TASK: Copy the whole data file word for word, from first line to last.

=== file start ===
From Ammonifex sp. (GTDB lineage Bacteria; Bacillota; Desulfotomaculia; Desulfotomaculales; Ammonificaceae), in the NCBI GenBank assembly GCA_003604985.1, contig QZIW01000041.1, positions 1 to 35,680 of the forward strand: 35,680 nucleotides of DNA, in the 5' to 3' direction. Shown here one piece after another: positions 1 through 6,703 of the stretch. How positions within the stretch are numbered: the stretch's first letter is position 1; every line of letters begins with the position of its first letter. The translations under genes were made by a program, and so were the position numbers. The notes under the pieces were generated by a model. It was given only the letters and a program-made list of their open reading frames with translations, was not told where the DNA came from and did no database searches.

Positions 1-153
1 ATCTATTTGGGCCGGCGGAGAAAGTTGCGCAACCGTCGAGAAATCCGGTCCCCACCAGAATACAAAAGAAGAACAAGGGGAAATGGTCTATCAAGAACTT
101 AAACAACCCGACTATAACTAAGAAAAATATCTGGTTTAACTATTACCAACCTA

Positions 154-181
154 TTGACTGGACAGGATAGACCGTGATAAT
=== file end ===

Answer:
From Ammonifex sp. (GTDB lineage Bacteria; Bacillota; Desulfotomaculia; Desulfotomaculales; Ammonificaceae), in the NCBI GenBank assembly GCA_003604985.1, contig QZIW01000041.1, positions 1 to 35,680 of the forward strand: 35,680 nucleotides of DNA, in the 5' to 3' direction. Shown here one piece after another: positions 1 through 6,703 of the stretch. How positions within the stretch are numbered: the stretch's first letter is position 1; every line of letters begins with the position of its first letter. The translations under genes were made by a program, and so were the position numbers. The notes under the pieces were generated by a model. It was given only the letters and a program-made list of their open reading frames with translations, was not told where the DNA came from and did no database searches.

Positions 1-153
1 ATCTATTTGGGCCGGCGGAGAAAGTTGCGCAACCGTCGAGAAATCCGGTCCCCACCAGAATACAAAAGAAGAACAAGGGGAAATGGTCTATCAAGAACTT
101 AAACAACCCGACTATAACTAAGAAAAATATCTGGTTTAACTATTACCAACCTA

Positions 154-181
154 TTGACTGGACAGGATAGACCGTGATAAT